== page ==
I have already spent more than $12,000+ on mental health and am exhausted from trying to find a solution that works for my family. This is my last hope.

I wonder what families of other healthcare workers that need mental health care are going through, especially those like me who may have specific needs. What about people who don’t even have resources like me? What do they do? Healthcare workers get to work in the emotional turmoil of patients and caregivers. They are expected to provide the best care possible while dealing with their own well-being.

Referring health care workers to an EAP is not enough. Employers need to assume more responsibility for the wellbeing of frontline healthcare. Healthcare leadership needs to be aware of healthcare workers’ mental health needs, a priority that affects their ability to provide the best care for patients. This has less to do with race/cultural differences and more to do with basic care for employees.

We ALL suffer to varying degrees from mental health challenges, and the pandemic has amplified our need for qualified and effective care.

The aspects of race and culture add dimension to the challenge of securing proper care and cannot be ignored. Cases like my own should be seen as opportunities to assess and improve care access, not as problems that exist outside of the system.

The dangerous and rampant racism experienced by Asian Americans deserves attention as well.

There are solutions

There are many simple and effective solutions that we can apply to improve the current workflow of EAP’s.

  • Organizations can assist in the process by providing an onsite therapist healthcare workers can see and who can, in turn, refer for longer care.
  • Maybe reach out to volunteer organizations or mental health organizations to see if retired therapists can help. They are often eager to assist voluntarily.
  • EAP’s need to be more flexible and upgrade old analog systems to fit patients’ needs.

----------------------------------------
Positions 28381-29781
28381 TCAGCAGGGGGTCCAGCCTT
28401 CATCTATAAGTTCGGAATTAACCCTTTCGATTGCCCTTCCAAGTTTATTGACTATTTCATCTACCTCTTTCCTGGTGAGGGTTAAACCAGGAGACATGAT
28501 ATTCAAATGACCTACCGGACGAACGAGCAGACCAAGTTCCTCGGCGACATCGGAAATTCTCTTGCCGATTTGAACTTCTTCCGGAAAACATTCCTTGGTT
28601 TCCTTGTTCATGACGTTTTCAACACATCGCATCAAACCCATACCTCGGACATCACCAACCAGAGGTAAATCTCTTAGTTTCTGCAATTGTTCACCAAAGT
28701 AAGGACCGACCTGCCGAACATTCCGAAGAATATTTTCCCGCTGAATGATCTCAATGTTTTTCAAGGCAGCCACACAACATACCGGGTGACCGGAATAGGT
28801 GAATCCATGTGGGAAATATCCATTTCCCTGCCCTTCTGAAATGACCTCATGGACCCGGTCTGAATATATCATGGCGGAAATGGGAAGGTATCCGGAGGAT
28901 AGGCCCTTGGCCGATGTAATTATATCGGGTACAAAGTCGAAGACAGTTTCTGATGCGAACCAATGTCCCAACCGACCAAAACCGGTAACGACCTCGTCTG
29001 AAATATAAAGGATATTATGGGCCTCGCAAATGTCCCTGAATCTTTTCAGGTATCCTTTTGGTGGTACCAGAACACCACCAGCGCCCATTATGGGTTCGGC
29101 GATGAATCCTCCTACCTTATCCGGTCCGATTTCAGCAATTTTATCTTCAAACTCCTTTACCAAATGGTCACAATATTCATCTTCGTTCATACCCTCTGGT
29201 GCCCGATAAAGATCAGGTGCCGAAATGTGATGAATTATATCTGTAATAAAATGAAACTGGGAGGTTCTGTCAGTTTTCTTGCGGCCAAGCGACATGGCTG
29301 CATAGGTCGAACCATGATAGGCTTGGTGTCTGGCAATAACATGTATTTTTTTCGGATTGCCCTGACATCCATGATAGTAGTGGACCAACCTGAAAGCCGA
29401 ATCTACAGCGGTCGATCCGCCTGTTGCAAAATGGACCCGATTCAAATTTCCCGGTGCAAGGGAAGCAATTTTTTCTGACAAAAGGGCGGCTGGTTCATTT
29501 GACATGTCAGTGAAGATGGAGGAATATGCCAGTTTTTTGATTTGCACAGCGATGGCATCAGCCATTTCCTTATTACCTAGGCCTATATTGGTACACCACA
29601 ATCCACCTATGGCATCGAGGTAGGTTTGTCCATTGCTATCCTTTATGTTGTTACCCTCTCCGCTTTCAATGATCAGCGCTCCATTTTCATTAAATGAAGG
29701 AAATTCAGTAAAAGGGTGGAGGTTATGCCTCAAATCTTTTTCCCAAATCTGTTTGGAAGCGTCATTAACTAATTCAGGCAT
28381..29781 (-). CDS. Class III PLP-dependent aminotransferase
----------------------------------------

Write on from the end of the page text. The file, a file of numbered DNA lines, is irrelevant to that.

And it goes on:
• Phone numbers are not enough in this digital era of the internet, where texts and emails are now how we communicate.
  • Correctly qualifying the patient’s needs before providing a list of names can significantly improve matching patients with providers.
  • An awareness of the culture and language of the employees and patients before providing a list of providers is not only important but essential. If not available, having the flexibility and options to expand the network of providers should be considered.

For everyone to move forward with this pandemic, we need to work together to make changes now. And it has to start with caring for healthcare workers so that we can care properly for our patients. Healing in this era of Covid-19 is possible only when we are open to changes in healthcare.


Medika Life has provided this material for your information. It is not intended to substitute for the medical expertise and advice of your health care provider(s). We encourage you to discuss any decisions about treatment or care with your health care provider. The mention of any product, service, or therapy is not an endorsement by Medika Life

This article lives here: Patient VoiceBeing an Asian Healthcare Worker Complicated My Access to Mental Health Care
Soojin Jun
Soojin Jun
I am a pharmacist and a patient advocate who is passionate about patient safety, empathy in healthcare, health equity, and bringing voiceless patient experiences to the conversations of healthcare innovation. Being a patient safety and quality improvement fanatic, I am learning skills and seeking ways to bring better communication in healthcare, as most problems in healthcare, whether it is teamwork, patient-provider relationships, patient and AI, and interprofessional relationships, communication is the key! My vision as a Pharmacist is international collaboration among the countries who have the same equity problems for patients with language barriers. Together, I believe, the problem can be solved, but only if we start talking about it more